The Killing of Shireen Abu Akleh

Journalists around the world face increasing threats.
Israeli riot police scuffle with mourners carrying the casket of Shireen Abu Akleh during a procession in Jerusalem’s Old City, May 13, 2022 (CNS photo/Ammar Awad, Reuters).

Local Christian leaders didn’t mince words following the killing of veteran reporter Shireen Abu Akleh in the Israeli-occupied West Bank on May 11 and the chaos at her funeral in Jerusalem two days later. Echoing pointed statements from Al Jazeera (Abu Akleh’s employer) and the Palestinian National Authority blaming Israeli Defense Forces for her death, bishops and patriarchs from various denominations decried the “violent intrusion of the Israeli Police into a funeral procession of the slain journalist” as a “severe violation of international norms and regulations, including the fundamental human right of freedom of religion.” This was in bracing contrast to the remarks from now-former White House Press Secretary Jen Psaki, who described the events only as “deeply disturbing.” President Biden and Secretary of State Anthony Blinken issued little more than vague calls for “investigations.”

What seems clear from videos, eyewitness accounts, and other evidence is that the shooting was no accident. Abu Akleh, who held dual Palestinian and American citizenship and had worked in the region for decades, was reporting on an early-morning incursion by Israeli Defense Forces into a Palestinian refugee camp in the city of Jenin. Her combat helmet and flak jacket—both clearly marked “Press”—did not protect her from a bullet that entered the back of her skull with lethal precision. Her producer, Ali Samoudi, was also wounded in the back. The shots almost certainly came from the IDF, according to independent analyses by different watchdog groups, including Netherlands-based Bellingcat and B’Tselem, an Israeli human-rights group. A third review, conducted by the Associated Press, bolsters their hypotheses.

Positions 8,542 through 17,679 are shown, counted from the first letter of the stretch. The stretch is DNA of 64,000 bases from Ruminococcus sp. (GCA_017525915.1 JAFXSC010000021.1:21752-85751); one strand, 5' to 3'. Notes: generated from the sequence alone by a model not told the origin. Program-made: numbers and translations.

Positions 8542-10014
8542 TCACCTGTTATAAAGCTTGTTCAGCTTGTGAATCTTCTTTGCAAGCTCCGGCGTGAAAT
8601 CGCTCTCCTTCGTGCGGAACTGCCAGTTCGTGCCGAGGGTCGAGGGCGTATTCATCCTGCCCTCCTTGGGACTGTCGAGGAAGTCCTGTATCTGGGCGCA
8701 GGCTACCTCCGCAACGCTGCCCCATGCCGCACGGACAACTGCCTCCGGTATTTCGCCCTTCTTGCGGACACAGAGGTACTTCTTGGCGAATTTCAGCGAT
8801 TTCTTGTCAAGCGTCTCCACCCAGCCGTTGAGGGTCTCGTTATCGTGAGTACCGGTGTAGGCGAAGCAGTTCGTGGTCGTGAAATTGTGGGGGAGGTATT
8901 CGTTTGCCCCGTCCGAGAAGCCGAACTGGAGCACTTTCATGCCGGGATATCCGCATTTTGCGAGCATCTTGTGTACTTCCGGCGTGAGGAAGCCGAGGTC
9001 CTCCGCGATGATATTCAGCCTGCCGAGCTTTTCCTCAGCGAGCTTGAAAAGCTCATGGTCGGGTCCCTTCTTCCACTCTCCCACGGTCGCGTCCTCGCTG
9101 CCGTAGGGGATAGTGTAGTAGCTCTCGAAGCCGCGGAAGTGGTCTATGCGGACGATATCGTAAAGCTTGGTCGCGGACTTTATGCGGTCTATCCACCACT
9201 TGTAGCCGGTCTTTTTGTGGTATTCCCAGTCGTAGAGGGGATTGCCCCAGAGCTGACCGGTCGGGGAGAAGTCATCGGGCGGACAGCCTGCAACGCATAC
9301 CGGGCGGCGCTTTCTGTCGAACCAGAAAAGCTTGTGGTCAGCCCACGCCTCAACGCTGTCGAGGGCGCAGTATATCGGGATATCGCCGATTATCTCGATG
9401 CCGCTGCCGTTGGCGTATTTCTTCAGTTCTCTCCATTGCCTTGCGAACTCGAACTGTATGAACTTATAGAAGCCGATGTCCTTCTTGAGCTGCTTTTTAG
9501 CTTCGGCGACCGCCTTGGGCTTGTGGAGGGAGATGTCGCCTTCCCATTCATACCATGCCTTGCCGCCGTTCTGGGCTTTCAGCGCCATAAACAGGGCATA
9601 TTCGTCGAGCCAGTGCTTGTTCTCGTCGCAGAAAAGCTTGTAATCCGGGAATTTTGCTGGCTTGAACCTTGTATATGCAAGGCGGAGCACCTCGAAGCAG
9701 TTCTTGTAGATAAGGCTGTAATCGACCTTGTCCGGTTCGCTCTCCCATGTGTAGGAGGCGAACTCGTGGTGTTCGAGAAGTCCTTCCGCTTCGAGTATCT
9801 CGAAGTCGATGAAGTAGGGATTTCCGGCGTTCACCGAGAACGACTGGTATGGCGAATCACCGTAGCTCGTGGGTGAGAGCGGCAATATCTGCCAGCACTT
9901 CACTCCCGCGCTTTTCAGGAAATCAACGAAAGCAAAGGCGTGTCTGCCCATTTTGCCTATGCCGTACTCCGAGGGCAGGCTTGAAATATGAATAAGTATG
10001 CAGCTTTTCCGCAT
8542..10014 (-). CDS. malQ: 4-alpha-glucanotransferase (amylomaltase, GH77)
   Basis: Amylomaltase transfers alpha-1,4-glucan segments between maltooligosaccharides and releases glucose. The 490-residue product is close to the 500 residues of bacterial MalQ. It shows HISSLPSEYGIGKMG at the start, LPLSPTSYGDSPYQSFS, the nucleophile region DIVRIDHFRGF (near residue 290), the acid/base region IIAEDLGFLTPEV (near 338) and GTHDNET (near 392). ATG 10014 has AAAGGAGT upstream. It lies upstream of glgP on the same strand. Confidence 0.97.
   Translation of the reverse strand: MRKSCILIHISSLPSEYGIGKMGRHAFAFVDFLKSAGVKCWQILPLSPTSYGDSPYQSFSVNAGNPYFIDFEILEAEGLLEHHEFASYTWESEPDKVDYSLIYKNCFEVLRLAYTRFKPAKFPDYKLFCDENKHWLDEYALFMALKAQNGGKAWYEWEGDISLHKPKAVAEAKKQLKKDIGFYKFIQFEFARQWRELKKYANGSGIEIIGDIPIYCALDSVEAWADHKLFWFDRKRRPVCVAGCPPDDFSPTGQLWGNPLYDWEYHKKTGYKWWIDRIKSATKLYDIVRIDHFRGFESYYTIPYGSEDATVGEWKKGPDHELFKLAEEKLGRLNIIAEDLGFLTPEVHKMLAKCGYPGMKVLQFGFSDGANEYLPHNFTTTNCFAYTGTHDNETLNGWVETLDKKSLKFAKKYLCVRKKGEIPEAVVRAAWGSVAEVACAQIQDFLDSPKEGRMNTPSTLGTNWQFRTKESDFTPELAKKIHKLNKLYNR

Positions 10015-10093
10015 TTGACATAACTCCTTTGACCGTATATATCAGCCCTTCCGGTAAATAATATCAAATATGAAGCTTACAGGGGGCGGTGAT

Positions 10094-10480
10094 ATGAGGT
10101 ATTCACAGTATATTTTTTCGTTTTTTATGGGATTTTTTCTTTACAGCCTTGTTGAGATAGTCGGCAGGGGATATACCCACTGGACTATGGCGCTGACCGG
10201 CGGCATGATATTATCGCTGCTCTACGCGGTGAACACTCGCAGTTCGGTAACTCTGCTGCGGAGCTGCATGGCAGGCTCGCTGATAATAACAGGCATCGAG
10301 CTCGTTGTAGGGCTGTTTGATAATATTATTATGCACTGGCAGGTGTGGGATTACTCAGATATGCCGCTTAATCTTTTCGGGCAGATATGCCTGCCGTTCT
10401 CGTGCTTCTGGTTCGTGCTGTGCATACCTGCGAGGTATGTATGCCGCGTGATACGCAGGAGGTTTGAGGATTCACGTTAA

Israeli officials, meanwhile, have denied and dissembled.

Israeli officials, meanwhile, have denied and dissembled. On the day Abu Akleh was killed, military spokesman Ran Kochav quipped that Palestinian journalists in the West Bank were “armed with cameras,” thus suggesting Abu Akleh was herself to blame. Prime Minister Naftali Bennett theorized that Abu Akleh was killed by Palestinians shooting in an “inaccurate, indiscriminate, and uncontrolled manner.” Responding to growing global criticism, Defense Minister Benny Gantz and Israeli Police Chief Kobi Shabtai soon launched inquiries into the army’s role in Abu Akleh’s death and into police brutality at her funeral, where Israeli officers stormed the procession of mourners bearing her coffin and attacked patients and personnel inside nearby St. Joseph’s Hospital. The probable result of these inquiries is hard to know. According to Yesh Din, another Israeli human-rights organization, just 3 percent of Israeli investigations into acts of violence against Palestinians by its own soldiers result in indictment and prosecution.

More facts concerning Abu Akleh’s killing will eventually emerge. Perhaps they will confirm accusations by Al Jazeera, Reporters Without Borders, and other international organizations that Israel systematically targets those who dare to report on alleged human-rights abuses against Palestinians. Whatever we learn, Abu Akleh’s death is indicative of the dangers faced by journalists as governments increasingly clamp down on press freedoms. And it’s not just in combat zones or countries ruled by oppressive regimes: around 85 percent of the world’s population lives someplace where press freedom has declined over the past five years, according to the Economist. Notwithstanding dishonest and irrational attacks on the media from right-wing politicians and pundits, the United States is not quite there yet. But that is no excuse for complacency, and vigilance is needed. President Biden has emphasized his goal of restoring the health of global democracy, which is impossible without the existence of a free and independent press. The administration could demonstrate its belief in this principle by demanding more from Israel about its role in the death of a reporter who was just doing her job.

Published in the June 2022 issue: 

Griffin Oleynick is an associate editor at Commonweal.

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